US 7708447 B2
The present invention is based on a regulation circuit for making available a constant current supply on the basis of a transformer principle, in which there flows through the luminescent diodes (D1, . . . , DN) a triangular a.c. current varying periodically around a DC current value. Both a charging and a discharging current of inductive reactance connected in series to the luminescent diodes (D 1, . . . , DN), functioning as a storage choke for filtering of mains harmonics, flows as diode current through the luminescent diodes (D 1, . . . , DN). According to one exemplary embodiment of the invention the ceramic circuit board of the LED illumination module in accordance with the invention has a direct mains current supply, which for protection from mechanical damage is accommodated in a transparent housing having a highly transparent polymer mass serving as optically active lens surface.
1. A LED module, comprising an arrangement of light-emitting luminescent diodes connected in series, which are applied on a thermally conducting ceramic circuit board with a direct mains current supply and are fed with AC current, wherein
the LED module is, for protection from mechanical damage, enclosed between a transparent housing and the circuit board, the transparent housing having a highly transparent polymer mass disposed therein, serving as an optically active lens surface, and has a regulation circuit for providing a constant current supply, and light-emitting p- and n-doped layers of the luminescent diodes are applied to the circuit board using a Chip-On-Board technology, wherein Fresnel lenses that include a lens plate for attainment of a bundled homogenous light distribution in a region of main emission directions are positioned centrally above each luminescent diode within the transparent housing.
2. The LED module of
3. The LED module of
4. The LED module of
5. The LED module of
6. The LED module of
7. The LED module according to
8. The LED module of
9. The module of
This Application is a Division of application Ser. No. 11/028,297, filed Jan. 4, 2005, which is a Continuation of application PCT/EP03/06952 filed on Jun. 30, 2003, and published in German but not English as WO 2004/006629 A2 on Jan. 15, 2004, the priority of which is claimed herein (35 U.S.C. §120) and which claims priority of German Application No. 102 30 103.4 filed Jul. 4, 2002, the priority of which is also claimed herein (35 U.S.C. §119).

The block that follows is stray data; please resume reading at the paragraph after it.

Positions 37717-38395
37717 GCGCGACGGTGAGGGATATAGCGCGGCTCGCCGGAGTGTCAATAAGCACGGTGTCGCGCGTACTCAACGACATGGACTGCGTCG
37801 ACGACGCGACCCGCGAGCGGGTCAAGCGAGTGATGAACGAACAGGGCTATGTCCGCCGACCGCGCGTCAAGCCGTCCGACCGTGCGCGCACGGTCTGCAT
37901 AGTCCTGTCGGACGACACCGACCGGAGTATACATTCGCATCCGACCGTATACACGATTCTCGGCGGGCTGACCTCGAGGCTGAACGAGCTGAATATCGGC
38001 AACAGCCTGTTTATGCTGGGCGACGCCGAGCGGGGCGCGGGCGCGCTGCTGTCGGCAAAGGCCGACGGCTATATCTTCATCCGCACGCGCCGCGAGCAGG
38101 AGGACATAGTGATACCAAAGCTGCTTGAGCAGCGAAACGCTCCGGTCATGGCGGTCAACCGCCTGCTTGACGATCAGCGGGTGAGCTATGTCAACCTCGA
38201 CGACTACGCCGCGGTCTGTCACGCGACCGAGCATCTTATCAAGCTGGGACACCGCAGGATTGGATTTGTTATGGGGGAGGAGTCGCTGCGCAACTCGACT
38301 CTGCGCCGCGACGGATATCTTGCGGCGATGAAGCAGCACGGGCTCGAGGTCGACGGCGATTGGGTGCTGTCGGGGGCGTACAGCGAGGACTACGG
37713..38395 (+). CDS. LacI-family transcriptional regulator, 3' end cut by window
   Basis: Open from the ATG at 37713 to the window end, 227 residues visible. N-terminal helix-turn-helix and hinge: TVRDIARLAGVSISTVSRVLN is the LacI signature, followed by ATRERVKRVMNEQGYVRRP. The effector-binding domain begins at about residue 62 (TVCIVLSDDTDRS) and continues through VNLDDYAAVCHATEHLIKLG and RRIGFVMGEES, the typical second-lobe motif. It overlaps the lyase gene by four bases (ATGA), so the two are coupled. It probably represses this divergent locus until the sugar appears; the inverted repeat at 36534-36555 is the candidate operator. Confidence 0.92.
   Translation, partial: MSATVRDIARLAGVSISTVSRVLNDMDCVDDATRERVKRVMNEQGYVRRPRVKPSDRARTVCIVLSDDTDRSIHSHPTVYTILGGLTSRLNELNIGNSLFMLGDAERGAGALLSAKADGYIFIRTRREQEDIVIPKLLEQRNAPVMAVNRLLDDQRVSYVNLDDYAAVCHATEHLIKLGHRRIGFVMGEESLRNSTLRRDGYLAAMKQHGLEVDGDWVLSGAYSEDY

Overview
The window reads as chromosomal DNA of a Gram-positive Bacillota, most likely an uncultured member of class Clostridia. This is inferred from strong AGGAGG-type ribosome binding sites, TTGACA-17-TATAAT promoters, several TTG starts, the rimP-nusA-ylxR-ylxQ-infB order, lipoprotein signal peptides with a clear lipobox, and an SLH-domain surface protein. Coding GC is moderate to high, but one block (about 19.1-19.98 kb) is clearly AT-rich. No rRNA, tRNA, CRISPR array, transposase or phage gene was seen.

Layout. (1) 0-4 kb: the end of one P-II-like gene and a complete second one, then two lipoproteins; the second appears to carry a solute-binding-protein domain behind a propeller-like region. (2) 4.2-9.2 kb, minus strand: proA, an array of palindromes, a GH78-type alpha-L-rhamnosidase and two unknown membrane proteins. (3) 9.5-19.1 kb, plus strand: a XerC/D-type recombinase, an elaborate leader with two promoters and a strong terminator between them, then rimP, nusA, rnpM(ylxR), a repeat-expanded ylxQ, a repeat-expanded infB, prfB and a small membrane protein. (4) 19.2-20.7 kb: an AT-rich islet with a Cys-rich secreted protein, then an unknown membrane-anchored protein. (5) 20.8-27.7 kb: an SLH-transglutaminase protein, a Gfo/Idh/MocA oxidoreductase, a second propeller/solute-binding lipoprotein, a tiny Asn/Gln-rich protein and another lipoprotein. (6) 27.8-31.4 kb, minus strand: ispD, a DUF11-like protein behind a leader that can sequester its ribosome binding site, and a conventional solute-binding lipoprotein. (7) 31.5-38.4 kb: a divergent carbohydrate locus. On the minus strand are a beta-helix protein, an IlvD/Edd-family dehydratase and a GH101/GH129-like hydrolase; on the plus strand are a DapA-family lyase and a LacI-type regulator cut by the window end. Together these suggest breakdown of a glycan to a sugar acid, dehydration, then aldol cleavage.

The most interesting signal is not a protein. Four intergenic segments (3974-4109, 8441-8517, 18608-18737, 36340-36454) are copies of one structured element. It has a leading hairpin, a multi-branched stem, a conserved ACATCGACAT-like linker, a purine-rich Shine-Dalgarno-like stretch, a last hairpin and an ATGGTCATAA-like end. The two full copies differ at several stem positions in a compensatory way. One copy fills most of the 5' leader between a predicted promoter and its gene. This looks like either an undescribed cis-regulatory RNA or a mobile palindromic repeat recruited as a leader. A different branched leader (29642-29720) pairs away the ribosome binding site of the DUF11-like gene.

1. Field of the Invention
The present invention relates to a current supply for LEDs. Thereby, a transformer principle is put to use which generates a triangular a.c. current, which varies periodically around a d.c. current value, through the luminescent diodes. By means of this process it is provided that both the charging and also discharging current of an inductive reactance in the load circuit flows as diode current through the luminescent diodes.
2. Description of the Related Art
High-power light emitting semiconductor luminescent diodes (“Light-Emitting Diodes”, LEDs), briefly referred to as light diodes, have long since achieved their place in many fields in which there is need for optical display systems or illumination systems having low energy consumption, such as e.g. in traffic and signaling technologies. Through decisive technical innovations in the field of light emitting semiconductor components, with the aid of which there can today be obtained a higher light yield and an extension of the color spectrum over the entire wavelength range of visible light between 780 nm (violet) and 380 nm (dark. red), optoelectronics is, in terms of lighting technology, embracing completely new markets.
For the attainment of a uniform illumination of surfaces, diffuser plates are employed as a rule. Due to the mains operation, above all in case of outdoor applications, light housings are usually necessary in order to protect the electronic components employed from the penetration of moisture.